Such measures as these make the land neither cheaper nor more accessible for free men; the only sure and permanent beneficiaries in each case are all or certain landowners.

Every kind of suggestion has been made to remedy unemployment, besides the only reasonable one of freely opening the gates to the source of all employment. Since misery is greatest amongst the unskilled labourers, it has been imagined that a solution would be found by rendering them skilled, by transferring the competition in the labour market from a lower to a higher grade of worker. With this end in view Trades' Schools and apprenticeship schemes are fostered, whose clever young scholars drive the elderly and less up-to-date artisan into the street, that the production of wealth may increase and the site value of industrial towns rise.

It must be the same with all other attempts to benefit the working class without going to the root of the social trouble. A minimum wage may, incidentally, kill a few small capitalists and employers; but it must result either in higher rents or higher prices, and so does but entrench landlordism and capitalism still more strongly. Of little use, either, is it to tax profits or incomes. Such taxes are added to the cost of production and transferred to the consumer in higher prices. Such measures will not unlock to labour the closed gates of employment, nor set free one serf whom the capitalist controls.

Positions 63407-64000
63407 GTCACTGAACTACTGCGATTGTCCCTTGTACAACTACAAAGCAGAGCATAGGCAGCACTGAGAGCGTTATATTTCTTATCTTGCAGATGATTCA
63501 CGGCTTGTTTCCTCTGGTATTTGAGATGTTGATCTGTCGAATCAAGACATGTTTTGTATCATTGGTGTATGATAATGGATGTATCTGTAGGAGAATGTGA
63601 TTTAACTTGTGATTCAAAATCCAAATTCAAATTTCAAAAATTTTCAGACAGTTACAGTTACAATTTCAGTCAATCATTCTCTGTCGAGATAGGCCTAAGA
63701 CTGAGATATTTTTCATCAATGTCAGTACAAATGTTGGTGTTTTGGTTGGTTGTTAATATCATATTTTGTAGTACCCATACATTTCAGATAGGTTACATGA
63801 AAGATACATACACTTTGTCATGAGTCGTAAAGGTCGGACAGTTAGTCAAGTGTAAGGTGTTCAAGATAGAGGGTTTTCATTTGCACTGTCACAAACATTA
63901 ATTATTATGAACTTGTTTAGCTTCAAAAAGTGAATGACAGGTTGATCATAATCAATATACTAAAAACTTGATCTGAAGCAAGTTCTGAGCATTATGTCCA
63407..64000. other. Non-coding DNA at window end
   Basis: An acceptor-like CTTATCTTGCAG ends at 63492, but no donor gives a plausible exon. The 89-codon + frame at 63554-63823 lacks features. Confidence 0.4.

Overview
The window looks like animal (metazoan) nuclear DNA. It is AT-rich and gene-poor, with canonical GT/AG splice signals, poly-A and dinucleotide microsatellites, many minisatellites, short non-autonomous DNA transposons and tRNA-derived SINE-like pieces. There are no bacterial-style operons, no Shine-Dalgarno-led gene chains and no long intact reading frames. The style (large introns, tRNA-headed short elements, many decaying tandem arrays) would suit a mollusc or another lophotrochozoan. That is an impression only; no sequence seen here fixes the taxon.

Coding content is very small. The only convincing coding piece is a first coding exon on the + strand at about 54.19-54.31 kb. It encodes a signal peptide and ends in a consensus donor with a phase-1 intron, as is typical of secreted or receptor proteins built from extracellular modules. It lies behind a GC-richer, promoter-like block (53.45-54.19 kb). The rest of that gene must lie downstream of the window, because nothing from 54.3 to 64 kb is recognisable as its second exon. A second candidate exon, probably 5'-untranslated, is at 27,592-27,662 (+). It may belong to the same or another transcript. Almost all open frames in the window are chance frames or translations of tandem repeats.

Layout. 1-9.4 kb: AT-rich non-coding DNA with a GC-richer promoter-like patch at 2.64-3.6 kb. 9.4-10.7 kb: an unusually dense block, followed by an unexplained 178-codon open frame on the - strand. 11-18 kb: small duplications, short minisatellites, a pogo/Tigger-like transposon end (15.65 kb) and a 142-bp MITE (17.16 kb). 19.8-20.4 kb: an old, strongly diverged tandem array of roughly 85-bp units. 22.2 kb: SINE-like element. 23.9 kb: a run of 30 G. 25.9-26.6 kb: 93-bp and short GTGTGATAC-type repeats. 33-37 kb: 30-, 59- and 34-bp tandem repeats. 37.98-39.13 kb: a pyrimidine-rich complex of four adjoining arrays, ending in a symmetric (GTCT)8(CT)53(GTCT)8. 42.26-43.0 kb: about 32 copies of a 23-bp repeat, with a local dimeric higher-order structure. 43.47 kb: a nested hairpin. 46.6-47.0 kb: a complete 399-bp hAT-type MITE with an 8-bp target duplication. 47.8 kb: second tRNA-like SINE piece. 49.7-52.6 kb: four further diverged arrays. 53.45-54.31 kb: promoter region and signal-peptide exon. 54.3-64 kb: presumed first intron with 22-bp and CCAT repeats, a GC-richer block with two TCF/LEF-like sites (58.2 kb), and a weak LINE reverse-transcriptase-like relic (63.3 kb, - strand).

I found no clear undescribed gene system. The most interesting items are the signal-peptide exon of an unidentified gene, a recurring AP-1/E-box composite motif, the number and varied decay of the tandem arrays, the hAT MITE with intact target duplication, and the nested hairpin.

Anarchists[1] and Single-Taxers.

Of the named sorts of politicians, there remain but the anarchists and single-taxers who desire the genuine destruction of land monopoly -- besides those many persons who, while holding very incoherent opinions, are yet, by instinct, individualists.